Having rediscovered the Broads a few years back with my son after holidays some years back, the hire craft we’ve selected have all come with the advice “passes under all bridges at suitable tides”. Whilst I understand this needs to be a low water and not after prolonged rainfall etc, but how realistic with this guidance is it getting under Potter Heigham and back at the next low water with a pilot?

It would be nice to explore the area, but with our chosen craft Brinks Serenade in April would anyone know if a serenade has gone under an come back! I raised the same question with Barnes Brinkcraft but no response.  

Thanks

Hi Mark,

Nothing to do with your post, but, your name with 1050, anything to do with Triumph motorcycles by any chance?.

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51 minutes ago, MauriceMynah said:

HW are missing a trick there. They could offer a "dayboat discount" to hire craft, and a double discount to their own hirers.

I think the reverse is true, they know hireboats rarely get under, most will never get under but holiday makers don't want to miss out. That's got to be worth an extra few quid.....

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I agree with Paul, very few boats will ever get through but if people are willing HW will gratefully accept the money. The lowest I've seen in past years is 6' 7". We went through in 1977 with Caravelle and Constellation, got the photos to prove it. Never had a boat that would go under since then

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we took Royal Tudor through at 6'8" (and only just got through)that was with none of the screens or any other topside fitting fitted yet, though with everything in place she may well ride an inch lower.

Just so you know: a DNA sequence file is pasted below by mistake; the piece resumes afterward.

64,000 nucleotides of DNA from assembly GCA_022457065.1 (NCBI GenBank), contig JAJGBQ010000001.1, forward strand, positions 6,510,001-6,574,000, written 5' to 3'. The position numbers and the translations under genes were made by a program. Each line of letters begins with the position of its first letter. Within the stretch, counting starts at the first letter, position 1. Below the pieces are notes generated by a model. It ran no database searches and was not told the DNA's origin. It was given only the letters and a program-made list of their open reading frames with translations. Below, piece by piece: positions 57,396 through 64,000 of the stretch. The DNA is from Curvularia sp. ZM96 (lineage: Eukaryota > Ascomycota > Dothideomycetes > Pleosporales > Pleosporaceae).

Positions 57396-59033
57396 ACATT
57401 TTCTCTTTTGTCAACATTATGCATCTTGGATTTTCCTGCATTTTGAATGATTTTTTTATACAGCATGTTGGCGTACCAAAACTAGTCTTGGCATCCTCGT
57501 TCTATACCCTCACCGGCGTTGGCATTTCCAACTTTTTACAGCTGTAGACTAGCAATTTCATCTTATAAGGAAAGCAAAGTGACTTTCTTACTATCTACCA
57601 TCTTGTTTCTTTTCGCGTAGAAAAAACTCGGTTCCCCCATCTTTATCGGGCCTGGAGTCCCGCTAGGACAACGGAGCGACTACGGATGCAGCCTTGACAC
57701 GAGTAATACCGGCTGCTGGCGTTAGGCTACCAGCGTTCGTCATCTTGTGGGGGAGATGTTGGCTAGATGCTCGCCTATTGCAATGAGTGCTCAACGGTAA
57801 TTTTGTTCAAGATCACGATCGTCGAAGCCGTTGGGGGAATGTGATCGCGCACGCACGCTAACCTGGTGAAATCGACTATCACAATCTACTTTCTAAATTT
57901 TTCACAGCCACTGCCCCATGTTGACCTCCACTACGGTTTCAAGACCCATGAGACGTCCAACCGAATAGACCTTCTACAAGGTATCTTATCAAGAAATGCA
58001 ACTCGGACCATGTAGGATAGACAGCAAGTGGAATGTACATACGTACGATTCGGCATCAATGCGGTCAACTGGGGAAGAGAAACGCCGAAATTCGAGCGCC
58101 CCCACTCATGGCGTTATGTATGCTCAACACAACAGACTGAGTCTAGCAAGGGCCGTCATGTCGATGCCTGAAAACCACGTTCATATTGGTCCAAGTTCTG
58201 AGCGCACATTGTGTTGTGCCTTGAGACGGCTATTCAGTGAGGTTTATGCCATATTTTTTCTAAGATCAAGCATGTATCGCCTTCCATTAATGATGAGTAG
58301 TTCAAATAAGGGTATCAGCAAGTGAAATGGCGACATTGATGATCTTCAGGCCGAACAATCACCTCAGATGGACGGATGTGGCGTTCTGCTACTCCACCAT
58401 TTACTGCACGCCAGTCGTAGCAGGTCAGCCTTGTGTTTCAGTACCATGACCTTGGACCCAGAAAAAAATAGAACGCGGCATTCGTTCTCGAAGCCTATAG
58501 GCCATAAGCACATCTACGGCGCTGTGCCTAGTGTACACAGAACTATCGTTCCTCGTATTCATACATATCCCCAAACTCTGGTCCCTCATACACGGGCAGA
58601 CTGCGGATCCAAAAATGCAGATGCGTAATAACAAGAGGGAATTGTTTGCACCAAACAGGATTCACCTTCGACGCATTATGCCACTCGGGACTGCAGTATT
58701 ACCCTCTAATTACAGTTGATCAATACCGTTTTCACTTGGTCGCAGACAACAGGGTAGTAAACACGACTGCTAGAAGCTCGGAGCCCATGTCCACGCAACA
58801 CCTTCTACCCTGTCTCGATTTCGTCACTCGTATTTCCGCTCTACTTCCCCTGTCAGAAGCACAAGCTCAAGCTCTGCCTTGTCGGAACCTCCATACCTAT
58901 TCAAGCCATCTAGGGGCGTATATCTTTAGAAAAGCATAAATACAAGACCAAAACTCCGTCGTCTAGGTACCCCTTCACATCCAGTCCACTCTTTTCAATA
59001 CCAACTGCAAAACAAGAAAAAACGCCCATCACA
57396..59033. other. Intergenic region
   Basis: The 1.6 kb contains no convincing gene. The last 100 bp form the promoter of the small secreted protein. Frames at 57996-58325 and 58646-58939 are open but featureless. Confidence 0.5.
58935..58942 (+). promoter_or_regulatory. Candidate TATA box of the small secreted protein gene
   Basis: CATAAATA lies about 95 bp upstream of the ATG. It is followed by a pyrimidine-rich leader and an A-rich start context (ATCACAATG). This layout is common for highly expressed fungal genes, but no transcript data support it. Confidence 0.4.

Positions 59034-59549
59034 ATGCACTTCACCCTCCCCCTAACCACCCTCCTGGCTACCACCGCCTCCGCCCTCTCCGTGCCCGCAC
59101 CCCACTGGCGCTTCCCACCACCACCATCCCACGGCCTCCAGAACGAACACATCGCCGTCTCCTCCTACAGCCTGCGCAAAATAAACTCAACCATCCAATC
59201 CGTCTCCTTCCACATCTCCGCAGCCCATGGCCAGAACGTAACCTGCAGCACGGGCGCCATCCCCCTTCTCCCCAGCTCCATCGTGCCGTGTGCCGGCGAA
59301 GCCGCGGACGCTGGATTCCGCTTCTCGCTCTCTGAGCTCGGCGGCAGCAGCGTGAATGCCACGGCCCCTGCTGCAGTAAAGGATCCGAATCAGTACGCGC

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Just to point out we gained 8 inches of airdraft when we had new planking and assorted bits. What happened was a re-balancing forward from aft so the stern went up and the bow went down. Leaving the highest point at the air vents on the dropped canopy roof. Before mods pulpit rail was 7 ft 2 after it’s 6ft 6. 

Also  the pilot took fair Empress 2,through for us in 2009 the year before we bought Malanka. We spent two days in Hickling and horsey before returning. Fair Empress 2 is nowhere near 6ft 6 by the way.  Kind of shoots the pooch about PH bridge a tad eh??

 

M

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Thank you for all your replies, it is very much what I thought although I like the suggestion from Jayfire to use full throttle. Poor Seranade…

So I guess the plan will be to go South for a few days instead and use it as an excuse, but who needs an excuse, to return later in the year. The Martham Boats are how I remember them from my childhood, so it could be good for my son to see a proper boat rather than the luxury of Seranade.

Anyway, what a friendly bunch you all are. And as for Speedtripple asking if the 1050 in my email referred to a Triumph the answer is no, but in fact an aircraft a Jodel 1050. Sadly sold two weeks ago after 25 years together!

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I hired Bittern from Whispering Reeds for 4 hours in 2016, absolutely brilliant. 

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I concur, Bittern is a great little boat for a couple or a small group for a day. I have hired here 2/3 times for short breaks. Visited Catfield for the first time in her. Whispering Reed's is a good family operated yard and Bittern needs 6ft or less for Potter and is very good value especially compared with Woods day cruisers which are restricted to the other side of the Bridge. I hired Janet 3 from Martham boats last year which I can also recommend, most of Martham s fleet need 6ft or less for Potter. Bittern is a little cosy and Martham boats are relatively basic however you have to accept a little compromise to see this beautiful area

Neil